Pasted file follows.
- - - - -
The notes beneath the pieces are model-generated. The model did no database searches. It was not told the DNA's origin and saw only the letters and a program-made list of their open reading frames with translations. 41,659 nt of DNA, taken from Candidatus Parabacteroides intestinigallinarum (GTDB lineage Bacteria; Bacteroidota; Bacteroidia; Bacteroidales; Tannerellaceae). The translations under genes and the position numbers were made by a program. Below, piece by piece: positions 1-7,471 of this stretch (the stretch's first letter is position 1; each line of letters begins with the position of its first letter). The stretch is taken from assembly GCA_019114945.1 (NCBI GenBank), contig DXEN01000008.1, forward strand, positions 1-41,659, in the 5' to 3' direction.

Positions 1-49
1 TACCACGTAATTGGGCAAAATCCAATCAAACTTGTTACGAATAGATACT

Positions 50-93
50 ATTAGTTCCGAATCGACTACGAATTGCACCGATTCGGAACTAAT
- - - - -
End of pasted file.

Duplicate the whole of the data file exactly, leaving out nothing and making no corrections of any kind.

The notes beneath the pieces are model-generated. The model did no database searches. It was not told the DNA's origin and saw only the letters and a program-made list of their open reading frames with translations. 41,659 nt of DNA, taken from Candidatus Parabacteroides intestinigallinarum (GTDB lineage Bacteria; Bacteroidota; Bacteroidia; Bacteroidales; Tannerellaceae). The translations under genes and the position numbers were made by a program. Below, piece by piece: positions 1-7,471 of this stretch (the stretch's first letter is position 1; each line of letters begins with the position of its first letter). The stretch is taken from assembly GCA_019114945.1 (NCBI GenBank), contig DXEN01000008.1, forward strand, positions 1-41,659, in the 5' to 3' direction.

Positions 1-49
1 TACCACGTAATTGGGCAAAATCCAATCAAACTTGTTACGAATAGATACT

Positions 50-93
50 ATTAGTTCCGAATCGACTACGAATTGCACCGATTCGGAACTAAT